(3) Diagnostic thinking efficacy: the influence of the test result on the differential diagnosis of the clinician.

(4) Therapeutic efficacy: the influence of the test result on the selection of therapy and management of the patient.

(5) Patient outcome efficacy: the benefit of the test result to the clinical outcome of the individual patients, eg, quality of life, morbidity, and mortality.

(6) Societal efficacy: the benefit of the test results to society weighed against other technologies and requirements of society as a whole.

FDA regulation does not extend to societal efficacy. 3

Two of the devices presented by Sedlacek were computer-assisted image-analysis systems that are no longer in commercial distribution. One, the PAPNET, automatically screened conventional Pap smears that were suspected of being atypical by primary manual screening. The PAPNET archived 128 digital images of the most suspicious cells on the slide. The images were displayed on a video screen for the cytotechnologist to interactively determine whether any of these was suspicious and would require a pathologist to confirm. The intended benefit of the PAPNET was to be as a cell locator to increase the sensitivity of the Pap smear for abnormal cells. The other computer-assisted image-analysis system was the AutoPap 300 QC that was approved for automated screening of all of the conventional Pap smears in a cytology laboratory that were signed out as negative by manual microscopy. The AutoPap 300 QC is no longer sold. It has been replaced by the AutoPap System. The AutoPap System has the extended functionality of automatic primary screening of all low-risk conventional Pap smears and is not limited to selection of the 10% of slides that were previously read as negative by manual microscopy.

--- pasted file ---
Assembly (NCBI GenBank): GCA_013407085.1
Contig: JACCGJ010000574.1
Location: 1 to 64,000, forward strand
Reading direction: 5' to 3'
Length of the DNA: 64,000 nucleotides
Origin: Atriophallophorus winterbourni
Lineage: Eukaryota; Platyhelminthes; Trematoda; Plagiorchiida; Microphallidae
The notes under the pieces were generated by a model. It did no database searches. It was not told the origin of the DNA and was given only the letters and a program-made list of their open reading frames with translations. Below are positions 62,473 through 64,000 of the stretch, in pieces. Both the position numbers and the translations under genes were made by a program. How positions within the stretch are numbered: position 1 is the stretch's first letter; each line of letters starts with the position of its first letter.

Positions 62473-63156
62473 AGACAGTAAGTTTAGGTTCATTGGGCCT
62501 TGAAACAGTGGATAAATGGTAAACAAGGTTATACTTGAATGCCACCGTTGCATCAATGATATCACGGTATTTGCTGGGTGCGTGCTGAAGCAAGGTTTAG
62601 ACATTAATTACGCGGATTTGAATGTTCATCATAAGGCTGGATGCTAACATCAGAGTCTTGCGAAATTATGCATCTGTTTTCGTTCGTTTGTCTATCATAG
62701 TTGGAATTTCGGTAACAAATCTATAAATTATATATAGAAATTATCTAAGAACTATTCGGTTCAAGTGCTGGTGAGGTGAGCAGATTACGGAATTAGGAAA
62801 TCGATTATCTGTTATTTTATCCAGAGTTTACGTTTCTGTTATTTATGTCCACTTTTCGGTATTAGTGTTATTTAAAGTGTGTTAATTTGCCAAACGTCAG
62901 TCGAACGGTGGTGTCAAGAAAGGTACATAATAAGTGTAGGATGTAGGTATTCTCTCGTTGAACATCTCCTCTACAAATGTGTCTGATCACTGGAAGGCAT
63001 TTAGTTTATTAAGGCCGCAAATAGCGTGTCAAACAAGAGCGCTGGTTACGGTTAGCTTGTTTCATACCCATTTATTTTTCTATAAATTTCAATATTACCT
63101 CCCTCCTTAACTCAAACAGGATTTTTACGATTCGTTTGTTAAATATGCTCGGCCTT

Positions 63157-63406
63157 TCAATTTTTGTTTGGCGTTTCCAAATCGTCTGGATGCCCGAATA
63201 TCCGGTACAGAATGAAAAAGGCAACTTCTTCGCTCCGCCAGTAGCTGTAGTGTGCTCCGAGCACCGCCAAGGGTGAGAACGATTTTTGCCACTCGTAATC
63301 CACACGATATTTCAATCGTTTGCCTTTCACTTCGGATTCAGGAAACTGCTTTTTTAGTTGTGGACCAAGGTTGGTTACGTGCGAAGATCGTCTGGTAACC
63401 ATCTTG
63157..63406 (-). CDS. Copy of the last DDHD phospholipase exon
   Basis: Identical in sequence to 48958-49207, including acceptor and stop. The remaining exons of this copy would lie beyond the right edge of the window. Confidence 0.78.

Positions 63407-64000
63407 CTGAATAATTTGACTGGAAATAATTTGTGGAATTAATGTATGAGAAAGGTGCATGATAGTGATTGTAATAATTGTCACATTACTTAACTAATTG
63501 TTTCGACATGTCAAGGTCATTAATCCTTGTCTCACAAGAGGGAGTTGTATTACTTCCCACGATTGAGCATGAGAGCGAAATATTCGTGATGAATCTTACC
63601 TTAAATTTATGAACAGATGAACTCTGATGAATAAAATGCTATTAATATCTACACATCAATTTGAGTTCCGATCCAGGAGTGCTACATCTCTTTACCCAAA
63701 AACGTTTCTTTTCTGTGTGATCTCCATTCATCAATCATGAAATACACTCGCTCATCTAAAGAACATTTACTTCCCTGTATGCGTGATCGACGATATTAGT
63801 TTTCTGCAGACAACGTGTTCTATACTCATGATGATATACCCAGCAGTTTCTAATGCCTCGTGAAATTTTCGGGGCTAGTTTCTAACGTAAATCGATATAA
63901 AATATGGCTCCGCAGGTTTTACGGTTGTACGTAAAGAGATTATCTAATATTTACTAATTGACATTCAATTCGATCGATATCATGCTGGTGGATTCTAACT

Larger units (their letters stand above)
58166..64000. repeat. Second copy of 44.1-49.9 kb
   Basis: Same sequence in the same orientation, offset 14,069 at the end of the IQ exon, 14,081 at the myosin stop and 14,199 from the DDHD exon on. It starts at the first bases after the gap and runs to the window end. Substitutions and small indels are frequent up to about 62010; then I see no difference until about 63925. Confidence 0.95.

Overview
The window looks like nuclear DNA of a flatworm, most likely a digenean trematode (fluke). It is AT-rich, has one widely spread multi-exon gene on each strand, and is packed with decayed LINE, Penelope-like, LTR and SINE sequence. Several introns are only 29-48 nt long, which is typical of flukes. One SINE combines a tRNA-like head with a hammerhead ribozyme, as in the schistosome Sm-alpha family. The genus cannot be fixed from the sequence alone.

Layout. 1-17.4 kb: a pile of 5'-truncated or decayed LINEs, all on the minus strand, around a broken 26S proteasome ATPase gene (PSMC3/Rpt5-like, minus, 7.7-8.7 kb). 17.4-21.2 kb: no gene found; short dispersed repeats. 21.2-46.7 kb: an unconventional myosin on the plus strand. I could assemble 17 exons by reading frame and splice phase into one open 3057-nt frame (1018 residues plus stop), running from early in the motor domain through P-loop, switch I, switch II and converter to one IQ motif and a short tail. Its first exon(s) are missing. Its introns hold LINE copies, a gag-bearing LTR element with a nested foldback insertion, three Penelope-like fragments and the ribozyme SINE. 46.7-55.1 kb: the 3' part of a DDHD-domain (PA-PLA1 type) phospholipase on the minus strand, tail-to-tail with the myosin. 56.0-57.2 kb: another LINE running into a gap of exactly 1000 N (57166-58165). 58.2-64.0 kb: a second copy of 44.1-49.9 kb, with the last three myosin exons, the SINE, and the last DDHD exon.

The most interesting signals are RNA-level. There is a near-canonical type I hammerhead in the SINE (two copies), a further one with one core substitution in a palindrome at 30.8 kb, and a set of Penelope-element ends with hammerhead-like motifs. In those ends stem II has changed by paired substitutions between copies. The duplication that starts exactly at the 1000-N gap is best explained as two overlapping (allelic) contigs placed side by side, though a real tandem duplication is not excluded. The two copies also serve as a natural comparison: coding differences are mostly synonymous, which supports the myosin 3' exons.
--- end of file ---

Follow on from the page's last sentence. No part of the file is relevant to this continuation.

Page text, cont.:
The PAPNET device is no longer marketed. The intellectual property of the company was bought by TriPath Imaging, a new company created by merger of NeoPath, the manufacturer of AutoPap, and the AutoCyte Company. Summaries of the safety and effectiveness data that were used to support the FDA approval of the PAPNET and AutoPap devices are listed under TriPath Imaging Company on the FDA website. 4

The third device Sedlacek discussed was Cytyc Corp’s ThinPrep Processor, a device to prepare liquid-based cytology slides to replace conventional Pap smears. A clinician makes conventional Pap smears by collecting cells from the cervix with a spatula and/or brush and then directly smearing the cells adhering to the collection device onto a glass microscope slide. The smeared cells are then either sprayed with a fixative solution or immersed in fixative, usually an alcohol. In contrast, the ThinPrep liquid-based cytology slide is prepared using a collection brush or broom that is immersed directly into an alcohol solution so that the suspended cervical cells are, optimally, rapid-fixed and not allowed to dry out. The ThinPrep filtration process mixes the suspension of cervical epithelial cells into a homogeneous and representative sample that is nearly free of debris, red blood cells, inflammatory cells, and mucus. The summary of the safety and effectiveness data on ThinPrep is on the FDA website under Cytyc Corp. 4 Many postmarket studies have been published on the clinical performance of ThinPrep slides. 5

Sedlacek highlighted the limitations of studies aimed at establishing whether using these three devices or any other diagnostic devices would result in decreased mortality and morbidity from cervical cancer. He warned that using the Eddy model for the cost effectiveness of cytologic screening 6 was not applicable to current medical costs. Sedlacek was looking forward to future studies by the Gynecologic Oncology Group of the American College of Obstetricians and Gynecologists (ACOG), 7 the National Cancer Institute (National Institutes of Health) ASCUS LSIL Triage Study (ALTS), 8 and other studies on new technologies for screening and diagnosis of cervical cancer and its precursors.